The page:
Standard Life Investments has hired a Asia wholesale distribution executive from Goldman Sachs Asset Management in a newly created role as it steps up efforts to promote its multi-asset capabilities in the region.
Virginia Devereux Wong, who spent nearly four years at GSAM, joined SLI in Hong Kong earlier this month. She will meet distributors to boost the firm’s presence on behalf of the funds subsidiary of UK insurer Standard Life.
At GSAM, Wong was responsible for business development, focusing on private banks in Asia. It is understood she has not yet been replaced, but a GSAM spokeswoman declined to confirm this.
Wong’s hire comes after Zhang Xiaosong and Zhu FeiFei joined SLI in July as investment director and Asia business development manager, respectively. Zhang previously worked at Bank of America-Merrill Lynch as head of structured products, while Zhu was a vice-president in Nomura’s investment banking division. Both work in the firm’s newly relocated Hong Kong office.
Regional private banks are accumulating assets quickly, says David Peng, investment director and head of Asia at SLI, yet fund penetration remains low among private banks in the region.
“We all know that financial institutions [and private banks] in Asia have some very healthy [levels of] AUM,” Peng tells AsianInvestor. “But from my perspective, of all of the assets under administration for private banks, only a small percentage [10-12%] goes into funds.”
But he says private banks are quickly coming to realise that managed solutions, and funds managed in a discretionary portfolio, is a sustainable investment approach that is mutually beneficial to both distributor and end-client.
One area where SLI has excelled is in multi-asset funds. It runs one of the biggest such products in Europe, the $28 billion Global Absolute Return Strategies (Gars) fund, which has attracted more than $8 billion since the start of 2012. That fund makes up more than 10% of its global AUM.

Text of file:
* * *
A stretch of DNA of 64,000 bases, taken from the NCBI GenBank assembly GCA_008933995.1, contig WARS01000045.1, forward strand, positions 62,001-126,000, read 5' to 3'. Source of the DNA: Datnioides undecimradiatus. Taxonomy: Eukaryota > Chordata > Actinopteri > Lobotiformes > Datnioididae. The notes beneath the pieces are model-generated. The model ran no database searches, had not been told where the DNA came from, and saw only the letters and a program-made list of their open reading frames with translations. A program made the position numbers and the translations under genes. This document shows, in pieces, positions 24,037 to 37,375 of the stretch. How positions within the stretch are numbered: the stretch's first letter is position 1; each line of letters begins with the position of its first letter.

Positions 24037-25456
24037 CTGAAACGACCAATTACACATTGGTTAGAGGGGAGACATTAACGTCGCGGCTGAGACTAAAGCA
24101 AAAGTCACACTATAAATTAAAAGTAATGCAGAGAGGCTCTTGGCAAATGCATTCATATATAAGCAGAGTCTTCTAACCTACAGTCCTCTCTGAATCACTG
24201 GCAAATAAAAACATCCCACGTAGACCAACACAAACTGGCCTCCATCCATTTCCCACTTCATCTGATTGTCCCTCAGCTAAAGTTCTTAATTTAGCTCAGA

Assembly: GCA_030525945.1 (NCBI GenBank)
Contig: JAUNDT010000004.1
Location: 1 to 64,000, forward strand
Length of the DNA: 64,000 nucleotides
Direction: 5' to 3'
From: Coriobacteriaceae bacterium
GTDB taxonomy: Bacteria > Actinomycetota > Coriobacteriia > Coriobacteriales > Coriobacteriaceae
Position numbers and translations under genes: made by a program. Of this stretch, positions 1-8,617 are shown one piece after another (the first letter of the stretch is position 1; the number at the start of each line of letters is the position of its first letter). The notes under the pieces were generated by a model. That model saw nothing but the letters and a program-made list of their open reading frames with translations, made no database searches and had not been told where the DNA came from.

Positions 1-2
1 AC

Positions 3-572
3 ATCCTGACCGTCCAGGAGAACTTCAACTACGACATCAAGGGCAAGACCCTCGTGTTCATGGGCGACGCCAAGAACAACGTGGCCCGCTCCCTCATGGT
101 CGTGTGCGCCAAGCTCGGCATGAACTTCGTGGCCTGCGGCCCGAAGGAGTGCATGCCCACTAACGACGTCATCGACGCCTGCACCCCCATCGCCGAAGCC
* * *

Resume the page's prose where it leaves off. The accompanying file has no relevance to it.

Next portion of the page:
The firm is targeting both institutional and wholesale/retail growth in its multi-asset capabilities globally, including in Asia. Its wholesale expansion will see it target private banks more.
“Private banking clients have fairly sophisticated needs," says Peng. "Some in their own rights are institutions. We’re looking to help Asian private banks and wealth managers grow their managed solutions and discretionary portfolios invested in funds.”
But it’s no easy task. “What’s sold in Zurich or London may not translate in Asia,” he says, adding that building relationships is very time-consuming, particularly in Asia.
As such, Peng says the firm will likely add to its wholesale team in Hong Kong and eventually Singapore, without elaborating.
Along with Wong and Peng, Jason Lam relocated to Hong Kong from Edinburgh in November to help develop the firm’s wholesale business, although he also works on institutional mandates.
SLI also has hopes to increase the number of retail clients it serves via consumer bank platforms in time, although Peng declines to offer more details.
When SLI launched in 1998, 96% of its AUM comprised in-house insurance assets from parent Standard Life. Today, of SLI’s total $271 billion in AUM, more than 50% is accounted for by third-party assets. The firm sources just $1-2 billion from Asia-Pacific, by AsianInvestor numbers.
SLI’s largest portfolio is fixed income, accounting for $118 billion, with equities totalling $83 billion and absolute-return strategies over $30 billion. SLI also invests in real estate and private equity.